The National Drug and Alcohol Research Centre’s (NDARC) in its press release has shown concern on the ever increasing online illegal drug business. The organization in its study found that rather than decreasing, the online drug business is booming as though the government of the US was able to close Silk Road, it could not shut several new websites that popped up recently.
ForexMinute had earlier reported last year how Silk Road was operating and dealing in the online drug business which had to be shut by the US authorities. The government and others had thought that it would be the end of the road for illegal online drug trafficking; however, according to NDARC, it looks like an unending process.
In its release, NDARC said, “The number of Australian retailers operating on the Silk Road more than doubled from 53 to 129 over the six months from February 2013. International retailers selling to Australia on the Silk Road increased by 27 per cent over the same period from 353 in February 2013 to 450 in September 2013.”
The governments have shown their concern on Bitcoin’s use in illegal online drug trafficking. Their arguments were based on the successful business run by Silk Road; once it was shut, the argument was weakened. However, now that the new study from NDARC has come up with the conclusion that illegal online drug business has increased, the governments might rethink.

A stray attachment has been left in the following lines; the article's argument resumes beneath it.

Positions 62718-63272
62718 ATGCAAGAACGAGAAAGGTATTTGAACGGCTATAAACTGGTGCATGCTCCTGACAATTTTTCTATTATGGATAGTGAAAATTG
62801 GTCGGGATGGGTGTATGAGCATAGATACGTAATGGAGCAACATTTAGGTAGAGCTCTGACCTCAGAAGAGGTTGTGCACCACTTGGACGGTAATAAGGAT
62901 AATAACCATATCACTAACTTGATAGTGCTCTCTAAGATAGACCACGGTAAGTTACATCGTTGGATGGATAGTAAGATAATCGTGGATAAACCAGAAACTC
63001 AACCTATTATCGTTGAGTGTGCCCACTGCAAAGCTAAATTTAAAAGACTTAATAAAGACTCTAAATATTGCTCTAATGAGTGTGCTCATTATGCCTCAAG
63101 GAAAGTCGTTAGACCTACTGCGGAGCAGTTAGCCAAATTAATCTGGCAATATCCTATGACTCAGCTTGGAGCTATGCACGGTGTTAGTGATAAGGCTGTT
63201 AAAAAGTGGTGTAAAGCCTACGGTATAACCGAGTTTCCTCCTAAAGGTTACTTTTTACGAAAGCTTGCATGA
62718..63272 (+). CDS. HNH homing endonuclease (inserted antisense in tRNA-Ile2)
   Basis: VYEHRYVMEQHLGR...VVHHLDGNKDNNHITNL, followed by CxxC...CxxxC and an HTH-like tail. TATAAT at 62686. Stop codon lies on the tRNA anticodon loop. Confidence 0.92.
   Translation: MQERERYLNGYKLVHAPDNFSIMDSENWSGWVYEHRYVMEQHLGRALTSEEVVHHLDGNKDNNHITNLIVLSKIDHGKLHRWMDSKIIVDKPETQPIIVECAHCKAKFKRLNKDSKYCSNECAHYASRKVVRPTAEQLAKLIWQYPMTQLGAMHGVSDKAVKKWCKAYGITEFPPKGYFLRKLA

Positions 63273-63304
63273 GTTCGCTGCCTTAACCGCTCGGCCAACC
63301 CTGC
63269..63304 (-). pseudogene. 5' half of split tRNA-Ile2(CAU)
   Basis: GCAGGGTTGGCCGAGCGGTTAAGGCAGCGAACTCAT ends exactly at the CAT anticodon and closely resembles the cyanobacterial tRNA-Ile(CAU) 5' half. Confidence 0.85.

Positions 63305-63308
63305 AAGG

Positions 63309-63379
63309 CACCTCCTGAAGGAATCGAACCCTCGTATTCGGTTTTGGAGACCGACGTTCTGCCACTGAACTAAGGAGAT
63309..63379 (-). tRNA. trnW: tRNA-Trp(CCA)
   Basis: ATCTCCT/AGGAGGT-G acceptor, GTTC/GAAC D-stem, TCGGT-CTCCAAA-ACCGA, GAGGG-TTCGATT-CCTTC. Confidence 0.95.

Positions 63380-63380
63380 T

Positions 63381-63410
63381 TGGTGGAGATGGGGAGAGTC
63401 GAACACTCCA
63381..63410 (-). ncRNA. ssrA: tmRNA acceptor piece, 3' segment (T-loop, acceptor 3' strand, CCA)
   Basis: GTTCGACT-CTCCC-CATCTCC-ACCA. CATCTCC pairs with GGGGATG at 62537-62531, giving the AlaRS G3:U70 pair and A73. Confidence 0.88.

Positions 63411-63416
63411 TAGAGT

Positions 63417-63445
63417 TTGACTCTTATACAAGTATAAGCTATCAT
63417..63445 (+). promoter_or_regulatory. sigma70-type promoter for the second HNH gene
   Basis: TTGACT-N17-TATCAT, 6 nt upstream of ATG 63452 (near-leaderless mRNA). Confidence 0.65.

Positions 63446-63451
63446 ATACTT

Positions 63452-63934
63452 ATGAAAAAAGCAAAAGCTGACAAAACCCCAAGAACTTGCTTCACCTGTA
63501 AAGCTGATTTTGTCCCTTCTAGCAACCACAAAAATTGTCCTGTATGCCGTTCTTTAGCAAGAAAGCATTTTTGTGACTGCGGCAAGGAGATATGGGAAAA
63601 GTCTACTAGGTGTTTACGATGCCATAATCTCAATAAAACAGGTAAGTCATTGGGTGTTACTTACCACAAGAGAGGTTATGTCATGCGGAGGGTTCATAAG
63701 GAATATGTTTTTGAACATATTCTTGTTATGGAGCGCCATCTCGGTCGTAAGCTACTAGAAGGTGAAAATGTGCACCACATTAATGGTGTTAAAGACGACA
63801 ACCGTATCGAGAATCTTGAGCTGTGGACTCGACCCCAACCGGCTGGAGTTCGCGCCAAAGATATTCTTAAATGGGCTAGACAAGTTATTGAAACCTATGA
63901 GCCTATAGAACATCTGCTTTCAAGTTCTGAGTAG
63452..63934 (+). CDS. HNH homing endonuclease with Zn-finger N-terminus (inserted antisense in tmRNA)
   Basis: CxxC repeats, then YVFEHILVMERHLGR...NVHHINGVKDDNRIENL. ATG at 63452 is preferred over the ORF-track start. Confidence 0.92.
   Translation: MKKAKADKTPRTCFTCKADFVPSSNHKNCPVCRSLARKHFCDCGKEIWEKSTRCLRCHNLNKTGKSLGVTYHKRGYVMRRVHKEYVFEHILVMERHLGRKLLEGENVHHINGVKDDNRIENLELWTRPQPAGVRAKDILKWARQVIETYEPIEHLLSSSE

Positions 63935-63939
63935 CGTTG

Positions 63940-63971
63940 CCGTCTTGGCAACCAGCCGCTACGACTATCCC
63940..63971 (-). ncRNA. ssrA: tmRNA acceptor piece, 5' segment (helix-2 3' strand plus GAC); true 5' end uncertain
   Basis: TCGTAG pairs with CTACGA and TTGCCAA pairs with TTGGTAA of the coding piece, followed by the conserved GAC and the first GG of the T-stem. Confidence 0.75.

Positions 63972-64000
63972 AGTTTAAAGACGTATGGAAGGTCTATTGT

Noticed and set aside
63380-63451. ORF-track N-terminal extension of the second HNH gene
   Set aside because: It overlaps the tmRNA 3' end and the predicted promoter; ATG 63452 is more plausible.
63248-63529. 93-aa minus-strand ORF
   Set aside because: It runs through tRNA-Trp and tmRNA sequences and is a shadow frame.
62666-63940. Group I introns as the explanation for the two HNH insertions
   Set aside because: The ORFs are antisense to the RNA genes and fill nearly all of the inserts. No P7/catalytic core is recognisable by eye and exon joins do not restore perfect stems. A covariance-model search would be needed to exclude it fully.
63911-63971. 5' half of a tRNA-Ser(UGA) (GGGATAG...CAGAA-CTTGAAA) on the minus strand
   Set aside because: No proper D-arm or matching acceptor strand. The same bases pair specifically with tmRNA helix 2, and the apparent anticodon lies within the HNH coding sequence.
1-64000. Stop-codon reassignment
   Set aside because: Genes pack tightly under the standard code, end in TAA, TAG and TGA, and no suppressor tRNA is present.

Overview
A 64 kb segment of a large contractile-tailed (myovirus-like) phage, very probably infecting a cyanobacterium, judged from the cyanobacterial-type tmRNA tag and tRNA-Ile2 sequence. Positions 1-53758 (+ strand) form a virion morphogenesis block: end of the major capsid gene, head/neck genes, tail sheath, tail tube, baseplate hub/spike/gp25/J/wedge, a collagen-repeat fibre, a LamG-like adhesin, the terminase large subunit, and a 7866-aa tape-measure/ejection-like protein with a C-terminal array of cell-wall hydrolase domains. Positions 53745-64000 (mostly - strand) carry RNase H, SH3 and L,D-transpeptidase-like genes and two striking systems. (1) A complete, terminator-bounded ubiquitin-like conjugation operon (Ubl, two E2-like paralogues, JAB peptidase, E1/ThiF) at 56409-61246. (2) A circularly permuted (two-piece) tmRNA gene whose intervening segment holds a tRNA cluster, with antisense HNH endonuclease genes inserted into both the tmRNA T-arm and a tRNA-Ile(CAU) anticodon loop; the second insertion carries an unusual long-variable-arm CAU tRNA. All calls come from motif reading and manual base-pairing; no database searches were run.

The Void Left by Silk Road Occupied by More than Ten Online Drug Peddlers
With Silk Road, a model came to light wherein sellers use online black markets to trade their goods worldwide. Rather than accepting national currencies or gold, the sellers accept payment via digital currencies like Bitcoin and then use postal services to deliver the drugs. The modus operandi came to light and warranted a clampdown from the government which came soon and Silk Road was shut.
According to Joe Van Buskirk of NDARC who is the lead author of a study looking into the operation and use of black markets online, shutting down Silk Road gave space to several companies. In fact, he says that soon after the closure of Silk Road another 10 sites sprang up.
It was not that government was oblivious; it started monitoring alternate websites as soon as Silk Road was shut down.
To contact the reporter of this story: Deepak Tiwari at firstname.lastname@example.org